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General tips and DSLR camera settings for taking good photographs of flying birds.


So how do you photography a flying bird? There are generally two ways to photograph birds in motion. Firstly, you can capture them as though they are instantly frozen, with every part of the bird focused. Or you can show motion in the flapping wing by slightly blurring any movement. Which ever method a photographer uses is simply a matter of personal preference.

Digital SLR camera settings for capturing a well focused bird in flight compared to one that shows movement in the wings.

  • Set your DSLR camera to shutter priority. Why shutter priority? A flying bird is obviously moving, so the speed in which you take the photograph needs to be top priority.

  • To photograph a well focused bird, set one at a fast enough speed to capture it instantly, as if it's frozen in time. To do this you'll need a shutter speed faster than the bird or its wings (if you want them clearly focused) are moving. Unfortunately this can change from one shot to another, so there is no specific setting for this. If you photograph the same type of bird often, you will soon work out a sufficient speed. I recommend starting at 1/500th of a second and moving up or down from there.



    example of bird flying

    Flying Seagull, photographed with a Canon digital SLR camera

    Digital SLR Camera: Canon EOS 400D / Rebel XTi
    DSLR Lens: Canon EF-S 17-85mm f/4-5.6 IS USM lens
    Exposure: 0.002 sec (1/500)
    Aperture: f/9
    Focal Length: 85 mm
    ISO Speed: 100
    Exposure Program: Shutter Priority

    Why this photograph of a flying bird worked

    The camera was set on shutter priority at a fast enough speed (1/500th of a second) to capture the image instantly. This speed also allowed me to hand hold the digital camera so I could more easily follow the birds flight path.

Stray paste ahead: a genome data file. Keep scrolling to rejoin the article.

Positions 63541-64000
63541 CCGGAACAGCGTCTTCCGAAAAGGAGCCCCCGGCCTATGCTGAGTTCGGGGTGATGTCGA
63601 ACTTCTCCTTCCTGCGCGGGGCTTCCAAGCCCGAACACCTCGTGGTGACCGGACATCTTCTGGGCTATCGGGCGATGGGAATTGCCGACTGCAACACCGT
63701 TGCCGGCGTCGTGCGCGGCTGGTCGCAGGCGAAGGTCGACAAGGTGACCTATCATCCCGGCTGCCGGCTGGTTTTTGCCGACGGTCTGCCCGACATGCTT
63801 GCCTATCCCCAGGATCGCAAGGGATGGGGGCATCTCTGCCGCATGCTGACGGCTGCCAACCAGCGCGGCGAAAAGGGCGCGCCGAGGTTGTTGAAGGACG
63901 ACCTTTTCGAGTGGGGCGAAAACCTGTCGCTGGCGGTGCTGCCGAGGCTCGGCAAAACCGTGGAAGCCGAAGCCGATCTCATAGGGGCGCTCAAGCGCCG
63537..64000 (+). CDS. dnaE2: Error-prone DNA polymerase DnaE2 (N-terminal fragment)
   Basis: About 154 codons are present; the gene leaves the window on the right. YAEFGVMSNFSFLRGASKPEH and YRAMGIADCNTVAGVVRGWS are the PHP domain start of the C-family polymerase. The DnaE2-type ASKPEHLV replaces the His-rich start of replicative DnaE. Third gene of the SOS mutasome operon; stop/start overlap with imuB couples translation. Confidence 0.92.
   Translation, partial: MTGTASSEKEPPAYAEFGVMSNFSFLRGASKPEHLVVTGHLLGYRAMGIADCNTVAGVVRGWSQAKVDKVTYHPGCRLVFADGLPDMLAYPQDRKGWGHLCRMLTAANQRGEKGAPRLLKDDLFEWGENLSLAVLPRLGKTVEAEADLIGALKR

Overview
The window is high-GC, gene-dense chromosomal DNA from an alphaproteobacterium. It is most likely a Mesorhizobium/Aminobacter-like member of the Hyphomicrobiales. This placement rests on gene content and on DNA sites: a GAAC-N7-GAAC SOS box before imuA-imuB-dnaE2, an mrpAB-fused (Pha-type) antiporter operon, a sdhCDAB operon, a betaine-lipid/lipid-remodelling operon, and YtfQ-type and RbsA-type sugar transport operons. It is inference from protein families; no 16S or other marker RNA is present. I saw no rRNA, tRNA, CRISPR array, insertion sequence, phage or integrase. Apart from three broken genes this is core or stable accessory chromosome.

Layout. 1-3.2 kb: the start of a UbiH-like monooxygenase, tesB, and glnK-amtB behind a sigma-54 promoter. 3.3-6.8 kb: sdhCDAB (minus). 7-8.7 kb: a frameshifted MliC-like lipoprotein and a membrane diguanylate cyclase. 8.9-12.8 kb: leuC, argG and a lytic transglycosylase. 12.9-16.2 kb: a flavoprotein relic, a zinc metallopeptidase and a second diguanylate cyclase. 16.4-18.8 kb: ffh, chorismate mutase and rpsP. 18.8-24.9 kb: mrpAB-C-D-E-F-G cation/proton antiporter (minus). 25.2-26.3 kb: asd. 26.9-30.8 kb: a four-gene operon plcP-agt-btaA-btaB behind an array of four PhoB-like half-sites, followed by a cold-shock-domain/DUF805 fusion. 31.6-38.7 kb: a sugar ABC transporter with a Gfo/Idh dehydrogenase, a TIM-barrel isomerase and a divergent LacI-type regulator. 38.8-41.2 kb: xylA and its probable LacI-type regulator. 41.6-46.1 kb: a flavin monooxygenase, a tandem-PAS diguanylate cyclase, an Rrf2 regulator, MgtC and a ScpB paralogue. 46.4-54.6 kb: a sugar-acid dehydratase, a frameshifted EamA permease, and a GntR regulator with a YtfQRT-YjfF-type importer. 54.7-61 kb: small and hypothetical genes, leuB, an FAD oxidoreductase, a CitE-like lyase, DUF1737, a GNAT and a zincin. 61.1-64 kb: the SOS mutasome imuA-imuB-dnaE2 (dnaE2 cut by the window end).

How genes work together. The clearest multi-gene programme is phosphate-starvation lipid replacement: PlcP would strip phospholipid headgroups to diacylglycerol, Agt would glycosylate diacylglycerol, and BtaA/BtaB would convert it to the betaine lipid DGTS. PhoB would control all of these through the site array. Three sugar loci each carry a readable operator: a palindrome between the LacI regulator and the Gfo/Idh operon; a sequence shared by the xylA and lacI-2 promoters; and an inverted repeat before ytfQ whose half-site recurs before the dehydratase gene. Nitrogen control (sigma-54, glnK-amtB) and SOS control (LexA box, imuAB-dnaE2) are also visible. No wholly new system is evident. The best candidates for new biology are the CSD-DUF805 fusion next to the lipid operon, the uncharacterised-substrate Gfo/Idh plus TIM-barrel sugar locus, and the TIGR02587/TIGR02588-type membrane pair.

Now to give an example at the other end of the scale, taken with a slower shutter speed.


    photograph bird with slower shutter speed

    Showing motion in flying bird photographs

    Digital SLR Camera: Canon EOS 400D / Rebel XTi
    DSLR Lens: Canon EF 90-300mm f/4.5-5.6
    Exposure: 0.025 sec (1/40)
    Aperture: f/25
    Focal Length: 300 mm
    ISO Speed: 200
    Exposure Program: Shutter Priority

    Why this photograph looks different to the one above it

    The digital SLR camera in this case was set on shutter priority at a slower speed of 1/40th of a second, than the first photograph which was 1/500 second. A speed slower than the animal is moving will display motion within the image. Therefore, with this in mind, if your bird photographs aren't as frozen looking as you'd like them to be, then increase the shutter speed on your DSLR camera.


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